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What's Behind Zimbabwe's Financial Crisis?

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What's Behind Zimbabwe's Financial Crisis?


What's Behind Zimbabwe's Financial Crisis?

What's Behind Zimbabwe's Financial Crisis?

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  • <iframe src="" width="100%" height="290" frameborder="0" scrolling="no" title="NPR embedded audio player">
  • Transcript

Farai Chideya talks with Machivenyika Mapuranga, Zimbabwe's ambassador to the United States, about the economic turmoil in his country and what's being done to fix the problem.


Now we move from West Africa to the south. Zimbabwe is in dire straits. Inflation is at more than 6,000 percent. There are shortages of gas, cooking, oil, bread, sugar and salt.

Machivenyika Mapuranga is Zimbabwe's ambassador to the United States. We talked about one of the most well-known incidents in Zimbabwe's recent history when President Robert Mugabe began seizing the land of white farmers of British descent.

Many international observers say this was the tipping point in Zimbabwe's decline. But Ambassador Mapuranga says the story goes back further to a point where the United Kingdom promised to compensate white farmers for leaving Zimbabwe and then broke that promise.

Dr. MACHIVENYIKA MAPURANGA (Zimbabwe's Ambassador to the United States): When the British reneged on that promise to fund the land reform program, the government went to parliament to pass legislation and even to amend the constitution to enable government to acquire land forcibly because before then, land could not be acquired forcibly. You know, it was not to say the white farmers must leave, even as we speak today.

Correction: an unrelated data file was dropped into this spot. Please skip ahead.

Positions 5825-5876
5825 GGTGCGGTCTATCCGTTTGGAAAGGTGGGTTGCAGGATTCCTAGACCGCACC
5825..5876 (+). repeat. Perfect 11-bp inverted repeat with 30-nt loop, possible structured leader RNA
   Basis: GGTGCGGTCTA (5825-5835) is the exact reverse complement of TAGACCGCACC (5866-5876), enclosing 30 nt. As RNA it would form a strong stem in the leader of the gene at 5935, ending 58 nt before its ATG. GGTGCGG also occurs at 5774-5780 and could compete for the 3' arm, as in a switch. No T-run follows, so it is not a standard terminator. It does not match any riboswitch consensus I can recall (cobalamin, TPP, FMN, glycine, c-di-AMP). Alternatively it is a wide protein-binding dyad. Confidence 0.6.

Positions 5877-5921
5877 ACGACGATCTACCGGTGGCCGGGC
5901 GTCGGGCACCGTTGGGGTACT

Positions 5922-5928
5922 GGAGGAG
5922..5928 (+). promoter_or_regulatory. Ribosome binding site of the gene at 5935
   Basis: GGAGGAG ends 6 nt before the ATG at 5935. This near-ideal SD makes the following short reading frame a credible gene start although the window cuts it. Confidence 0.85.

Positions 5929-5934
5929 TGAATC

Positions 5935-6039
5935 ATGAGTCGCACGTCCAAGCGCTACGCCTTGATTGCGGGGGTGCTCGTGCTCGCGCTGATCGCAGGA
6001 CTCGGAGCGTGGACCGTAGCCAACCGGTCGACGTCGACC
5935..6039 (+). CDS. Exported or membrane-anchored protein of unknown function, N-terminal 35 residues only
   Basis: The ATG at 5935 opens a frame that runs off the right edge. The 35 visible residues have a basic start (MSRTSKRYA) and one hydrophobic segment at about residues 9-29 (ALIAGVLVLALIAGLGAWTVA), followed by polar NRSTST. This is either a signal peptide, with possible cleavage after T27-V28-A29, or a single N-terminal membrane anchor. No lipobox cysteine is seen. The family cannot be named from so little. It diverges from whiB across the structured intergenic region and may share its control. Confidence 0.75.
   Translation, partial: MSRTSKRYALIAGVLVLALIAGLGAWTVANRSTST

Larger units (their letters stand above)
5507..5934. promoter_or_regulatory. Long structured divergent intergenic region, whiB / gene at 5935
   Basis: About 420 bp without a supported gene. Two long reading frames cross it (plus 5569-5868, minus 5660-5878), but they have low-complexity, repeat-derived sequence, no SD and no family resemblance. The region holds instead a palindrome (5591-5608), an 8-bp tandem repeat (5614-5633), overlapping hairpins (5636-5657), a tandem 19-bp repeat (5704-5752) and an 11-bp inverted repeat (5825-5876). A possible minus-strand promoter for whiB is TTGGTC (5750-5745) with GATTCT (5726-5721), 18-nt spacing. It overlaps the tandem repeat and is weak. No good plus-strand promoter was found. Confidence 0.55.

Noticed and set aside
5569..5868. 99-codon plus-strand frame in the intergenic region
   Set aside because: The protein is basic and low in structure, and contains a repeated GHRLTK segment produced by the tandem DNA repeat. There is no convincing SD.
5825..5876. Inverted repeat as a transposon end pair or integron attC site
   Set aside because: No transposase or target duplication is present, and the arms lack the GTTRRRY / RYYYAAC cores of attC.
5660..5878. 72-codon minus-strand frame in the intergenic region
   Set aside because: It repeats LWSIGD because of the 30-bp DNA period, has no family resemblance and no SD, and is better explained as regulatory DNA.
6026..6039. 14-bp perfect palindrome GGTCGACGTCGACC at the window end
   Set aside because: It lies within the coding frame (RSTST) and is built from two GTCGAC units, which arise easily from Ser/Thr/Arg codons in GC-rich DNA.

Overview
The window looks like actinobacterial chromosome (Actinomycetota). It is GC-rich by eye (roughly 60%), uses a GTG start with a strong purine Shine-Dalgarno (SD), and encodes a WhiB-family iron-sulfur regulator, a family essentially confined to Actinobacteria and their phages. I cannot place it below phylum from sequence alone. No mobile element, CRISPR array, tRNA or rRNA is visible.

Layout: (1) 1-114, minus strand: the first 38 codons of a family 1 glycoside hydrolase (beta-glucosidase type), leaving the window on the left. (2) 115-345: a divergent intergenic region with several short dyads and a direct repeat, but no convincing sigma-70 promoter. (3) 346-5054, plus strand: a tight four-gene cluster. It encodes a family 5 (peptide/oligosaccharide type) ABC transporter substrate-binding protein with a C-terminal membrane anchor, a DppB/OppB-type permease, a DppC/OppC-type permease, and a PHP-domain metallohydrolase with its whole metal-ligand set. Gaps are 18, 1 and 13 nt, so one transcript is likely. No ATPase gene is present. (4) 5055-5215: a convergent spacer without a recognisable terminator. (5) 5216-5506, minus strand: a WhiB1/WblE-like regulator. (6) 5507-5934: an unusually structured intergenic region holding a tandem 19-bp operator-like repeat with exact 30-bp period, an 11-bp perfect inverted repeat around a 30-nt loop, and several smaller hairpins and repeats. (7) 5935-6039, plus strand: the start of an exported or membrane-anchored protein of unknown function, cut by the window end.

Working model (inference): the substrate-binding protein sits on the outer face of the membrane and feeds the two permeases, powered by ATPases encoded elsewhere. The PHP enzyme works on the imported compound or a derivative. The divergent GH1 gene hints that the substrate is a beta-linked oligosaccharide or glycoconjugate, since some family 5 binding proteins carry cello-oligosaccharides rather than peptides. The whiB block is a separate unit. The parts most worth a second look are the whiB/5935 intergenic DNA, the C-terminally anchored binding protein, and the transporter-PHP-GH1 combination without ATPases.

People don't know that Zimbabwe today, as we speak, has the third largest number of white farmers after South Africa and Namibia. We used to be number two after South Africa with something like - 4,500.

CHIDEYA: Ambassador, I'm not going to argue that point with you. But what - a couple points. One is that, undeniably, the amount of agricultural output has gone down. And whether or not you think that that's a function of land redistribution, there is an economic crisis. Why do you think then that that happened? And what are you going to do about it?

Dr. MAPURANGA: Yes. So in terms of agricultural production - yes, definitely. You cannot gainsay the fact that the acquisition of these vast tracts of land by people who had been denied the opportunity to become commercial farmers has contributed to the food shortages.

You know, I've always been asked this question, you shouldn't have done that, why did you do that? Because you were not - you, Africans, are not good farmers. And I've always said that how can you become a good farmer if you don't have the land?

CHIDEYA: Ambassador, how much time do you think you have? There's very little cooking oil, there's very little sugar, there's not even mealy(ph) meal in some places. And I'll just put the currency issue in a frame.

When I went to Zimbabwe in 1997, there were 10 Zim dollars to one U.S. dollar. By the time I came back in 2001, on the parallel market or the illegal currency market, it was 300 Zim dollars to one U.S. dollar.

Now, you can get well over 250,000 Zim dollars to one U.S. dollar. That is crushing to everyday people. While you were waiting to figure out how to turn around the nation, do you expect people to stay in the country or do you expect this mass exodus to continue?